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Thread: RF Native Lens Cropped vs 1.4x vs 2x

  1. #21
    Senior Member Fast Glass's Avatar
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    You really need to be using low ISO for future comparisons. If you want to try with higher ones too that's great. Just to see how it affects things. But low ISO stuff to single out sharpness is important.

    But the 2x is pulling far more detail overall all things considered. I didn't bother with the 1.4x results because I already new they looked fine from the last time and looking at them in RAW just confirmed it. The native and 2x are both looking nearly the same sharpness wise. Both are pulling great sharpness, if both are pulling in the texture of the paper that's pretty respectable resolution. The 1.4x is just redundant really when the 2x is looking nearly as sharp as a native lens. It just be splitting hairs. Main reason to use it is just for the correct focal length for the job and of course one extra stop if light.

    I'm sure at ISO 100 we would reveal more differences. But at ISO 1000. It's looking very good.

    But for kicks I can process the 1.4x results.

    But for me low ISO shots, like 100 or 200 is not uncommon for me. Certainly under 400. I do my fair share of very low light. But I have found it's usually better to try and avoid those situations in the first place. Sometimes just because you can doesn't mean it's best.
    Last edited by Fast Glass; 03-07-2022 at 10:43 PM.

  2. #22
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    Most of the shots I take with a long lens will be Morning or Evening, in addition usually 1/500 or higher. Often time it is in the shaded woods. It seems I am struggling with the higher ISO more than enjoying ISO 100 or 200. It seems I am always stuck in the low light situation.

    I need to go ahead and either get a chart or a decent printer replacement. I need to figure out why the EF 1.4x looked like crap. (dirty or it has problems)

    Thanks for all your thoughts on this. It is helpful.

  3. #23
    Senior Member Fast Glass's Avatar
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    For sure. I understand what you are saying. But I think the premise of gaining light is where you are confusing things. Cropping doesn't lose exposure but raises noise to the point where using a higher ISO would achieve the same end result noise wise.

    I think it is useful to know what it does with higher ISO's. And I agree it is 100% relevant. You'll know how far you can push your settings.

    I like to isolate things like sharpness in this instance and let ISO fall where it may. Whether it is ISO 12800 or 400. I'll just know for myself what ever ISO I am using, I'm still pulling the most detail I can. Because if we shoot even higher ISO's, we can render these differences moot. So while it is useful to know what it does at higher ISO's. It doesn't replace or very good at figuring out is it better to use an extender or not from a detail resolving standpoint.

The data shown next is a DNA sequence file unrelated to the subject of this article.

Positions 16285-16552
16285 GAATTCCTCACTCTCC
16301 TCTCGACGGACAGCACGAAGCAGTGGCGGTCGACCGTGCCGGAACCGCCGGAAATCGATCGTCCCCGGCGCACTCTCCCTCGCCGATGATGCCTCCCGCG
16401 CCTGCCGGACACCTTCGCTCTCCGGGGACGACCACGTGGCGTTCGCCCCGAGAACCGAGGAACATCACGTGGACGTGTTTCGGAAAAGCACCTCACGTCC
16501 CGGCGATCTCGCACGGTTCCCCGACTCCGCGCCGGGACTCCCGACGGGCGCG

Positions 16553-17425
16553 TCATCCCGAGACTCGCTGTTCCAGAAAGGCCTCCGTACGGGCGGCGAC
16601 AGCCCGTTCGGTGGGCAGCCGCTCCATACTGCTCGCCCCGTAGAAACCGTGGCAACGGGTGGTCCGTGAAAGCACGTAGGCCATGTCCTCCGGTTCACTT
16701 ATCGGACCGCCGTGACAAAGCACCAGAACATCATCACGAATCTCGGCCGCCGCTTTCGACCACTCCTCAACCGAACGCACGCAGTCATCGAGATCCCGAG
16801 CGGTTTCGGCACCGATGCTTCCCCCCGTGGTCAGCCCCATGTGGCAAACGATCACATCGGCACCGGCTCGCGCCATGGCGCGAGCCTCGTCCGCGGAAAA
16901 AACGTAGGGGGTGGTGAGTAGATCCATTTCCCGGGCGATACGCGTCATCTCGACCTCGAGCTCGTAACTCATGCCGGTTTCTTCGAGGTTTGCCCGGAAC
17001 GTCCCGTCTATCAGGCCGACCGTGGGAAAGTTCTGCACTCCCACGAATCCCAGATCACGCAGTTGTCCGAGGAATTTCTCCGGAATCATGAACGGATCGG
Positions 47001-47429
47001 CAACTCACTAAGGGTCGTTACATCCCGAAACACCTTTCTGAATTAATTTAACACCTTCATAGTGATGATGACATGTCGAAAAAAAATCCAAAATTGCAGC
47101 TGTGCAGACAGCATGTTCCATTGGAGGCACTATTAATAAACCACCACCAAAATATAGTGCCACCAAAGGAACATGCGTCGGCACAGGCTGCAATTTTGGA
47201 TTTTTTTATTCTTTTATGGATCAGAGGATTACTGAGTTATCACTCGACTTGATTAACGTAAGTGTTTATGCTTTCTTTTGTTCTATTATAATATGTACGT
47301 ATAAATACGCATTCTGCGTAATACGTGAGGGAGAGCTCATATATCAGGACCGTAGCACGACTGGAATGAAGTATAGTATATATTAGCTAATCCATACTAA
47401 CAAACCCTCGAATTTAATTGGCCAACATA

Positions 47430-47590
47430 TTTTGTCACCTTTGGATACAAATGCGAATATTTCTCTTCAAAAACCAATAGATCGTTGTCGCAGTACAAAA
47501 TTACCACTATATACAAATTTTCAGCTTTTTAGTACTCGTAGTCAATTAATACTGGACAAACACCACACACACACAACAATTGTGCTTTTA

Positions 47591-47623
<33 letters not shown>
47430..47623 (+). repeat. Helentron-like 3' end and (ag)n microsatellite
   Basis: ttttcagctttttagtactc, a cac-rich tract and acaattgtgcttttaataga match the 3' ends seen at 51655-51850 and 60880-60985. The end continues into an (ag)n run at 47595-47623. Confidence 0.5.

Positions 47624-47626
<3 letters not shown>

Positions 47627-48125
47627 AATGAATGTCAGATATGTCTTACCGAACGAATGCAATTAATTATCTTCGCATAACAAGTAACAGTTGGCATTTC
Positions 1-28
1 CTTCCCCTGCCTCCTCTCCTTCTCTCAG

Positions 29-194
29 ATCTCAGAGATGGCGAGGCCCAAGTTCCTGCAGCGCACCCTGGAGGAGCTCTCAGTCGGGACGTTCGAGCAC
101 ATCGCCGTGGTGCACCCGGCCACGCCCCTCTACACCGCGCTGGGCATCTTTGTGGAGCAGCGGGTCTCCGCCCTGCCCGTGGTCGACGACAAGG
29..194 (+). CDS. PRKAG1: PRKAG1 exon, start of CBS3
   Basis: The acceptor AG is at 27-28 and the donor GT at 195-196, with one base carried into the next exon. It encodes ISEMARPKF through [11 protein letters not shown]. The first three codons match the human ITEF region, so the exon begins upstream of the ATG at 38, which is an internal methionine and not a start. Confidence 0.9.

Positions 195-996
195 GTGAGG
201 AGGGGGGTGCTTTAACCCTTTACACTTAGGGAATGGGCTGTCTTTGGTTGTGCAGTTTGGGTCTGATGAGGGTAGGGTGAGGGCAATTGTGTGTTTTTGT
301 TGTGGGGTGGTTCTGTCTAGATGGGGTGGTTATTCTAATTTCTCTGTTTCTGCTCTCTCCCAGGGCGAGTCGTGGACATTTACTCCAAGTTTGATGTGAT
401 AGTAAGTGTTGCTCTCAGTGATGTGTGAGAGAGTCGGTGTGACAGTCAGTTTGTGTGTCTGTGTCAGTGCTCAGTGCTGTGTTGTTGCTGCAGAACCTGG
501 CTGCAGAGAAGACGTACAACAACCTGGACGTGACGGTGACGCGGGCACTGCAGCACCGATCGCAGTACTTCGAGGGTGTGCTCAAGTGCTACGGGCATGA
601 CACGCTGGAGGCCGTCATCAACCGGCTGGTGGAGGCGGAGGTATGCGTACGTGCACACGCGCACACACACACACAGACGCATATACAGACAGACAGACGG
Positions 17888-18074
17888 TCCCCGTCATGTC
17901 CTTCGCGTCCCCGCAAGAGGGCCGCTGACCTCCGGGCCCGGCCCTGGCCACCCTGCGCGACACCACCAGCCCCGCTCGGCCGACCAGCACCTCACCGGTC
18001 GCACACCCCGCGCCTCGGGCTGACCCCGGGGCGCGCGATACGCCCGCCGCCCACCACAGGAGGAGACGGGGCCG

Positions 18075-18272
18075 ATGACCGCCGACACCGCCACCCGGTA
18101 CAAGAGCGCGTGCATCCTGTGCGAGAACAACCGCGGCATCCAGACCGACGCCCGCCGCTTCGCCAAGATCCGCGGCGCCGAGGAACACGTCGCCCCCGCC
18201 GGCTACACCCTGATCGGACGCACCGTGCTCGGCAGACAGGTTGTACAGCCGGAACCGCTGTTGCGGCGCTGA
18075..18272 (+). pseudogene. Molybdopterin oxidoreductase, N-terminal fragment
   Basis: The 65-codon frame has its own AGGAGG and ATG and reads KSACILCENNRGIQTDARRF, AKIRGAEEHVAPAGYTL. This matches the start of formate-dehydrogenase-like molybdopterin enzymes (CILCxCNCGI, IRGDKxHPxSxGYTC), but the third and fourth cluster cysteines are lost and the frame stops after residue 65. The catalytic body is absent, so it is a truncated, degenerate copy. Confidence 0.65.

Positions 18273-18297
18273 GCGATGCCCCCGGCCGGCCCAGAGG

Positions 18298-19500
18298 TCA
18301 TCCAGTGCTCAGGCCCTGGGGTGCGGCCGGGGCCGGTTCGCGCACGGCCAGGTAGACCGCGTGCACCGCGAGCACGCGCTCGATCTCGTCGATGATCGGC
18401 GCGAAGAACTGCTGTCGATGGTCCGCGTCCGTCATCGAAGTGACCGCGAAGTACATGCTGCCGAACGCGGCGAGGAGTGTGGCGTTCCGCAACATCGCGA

Basause if it is sharper/pulling in more overall detail with a 2x, there is no reason to crop. Because if I crop by 2x, I'm gonna reveal the same amount in noise as if I used an extender and used 2 stops higher ISO. At least in theory. There could be other sensor tech stuff happening that I don't know about. I am no Daniel Browning. Haha.

    But if cropping is actually sharper, then regardless of the ISO it will be the better option. But so far it seems that the 2x is still relevant.

    When I get home, just for giggles I'll do the same post processing with the 1.4x and covert to Jpeg. The RAW preview doesn't tell all.
    Last edited by Fast Glass; 03-08-2022 at 12:50 AM.

  4. #24
    Senior Member Fast Glass's Avatar
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    Sorry if I am sounding like a broken record player, just tell me to stop if I do. Lol.

    Ok, I'll stop now.

    But I'll post for giggles the 1.4x results and leave it at that so all can see.

  5. #25
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    Not at all.

    I was in the process of explaining what I meant by loosing light. I think it is just a bad description on my part. What I refer to is when the ISO goes up, to keep it down the shutter speed must be slower. Early morning and evening this is always an issue. It "feels" like I am loosing light but really it is just pushing down the shutter speed.

  6. #26
    Senior Member Fast Glass's Avatar
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    I hear ya, my minimum all depends on what I'm shooting. if I am hurting for light I'll go as low as 1/160. It just means I can't stop motion. But when birds are in between movements. They are often times stock still for a brief moment. And I'll raise my shutter speed when I want to capture motion.

    So I'm not cranking it to the moon the ISO at least as much.

    I used to do lots of lower light stuff, but lately I have tried as much as possible to hit that sweet spot in the evening where I get a good amount of light but birds are still active. Same in the morning.

    Or depending on my birding locations they will be there throughout the day. So I can have my pick of lighting. This is ideal. I can be using ISO 100 or 200 and get what ever shutter speed I need. Maybe little bit more if I need higher shutter speeds.

    Of course, this is just me. And not everyone is me.

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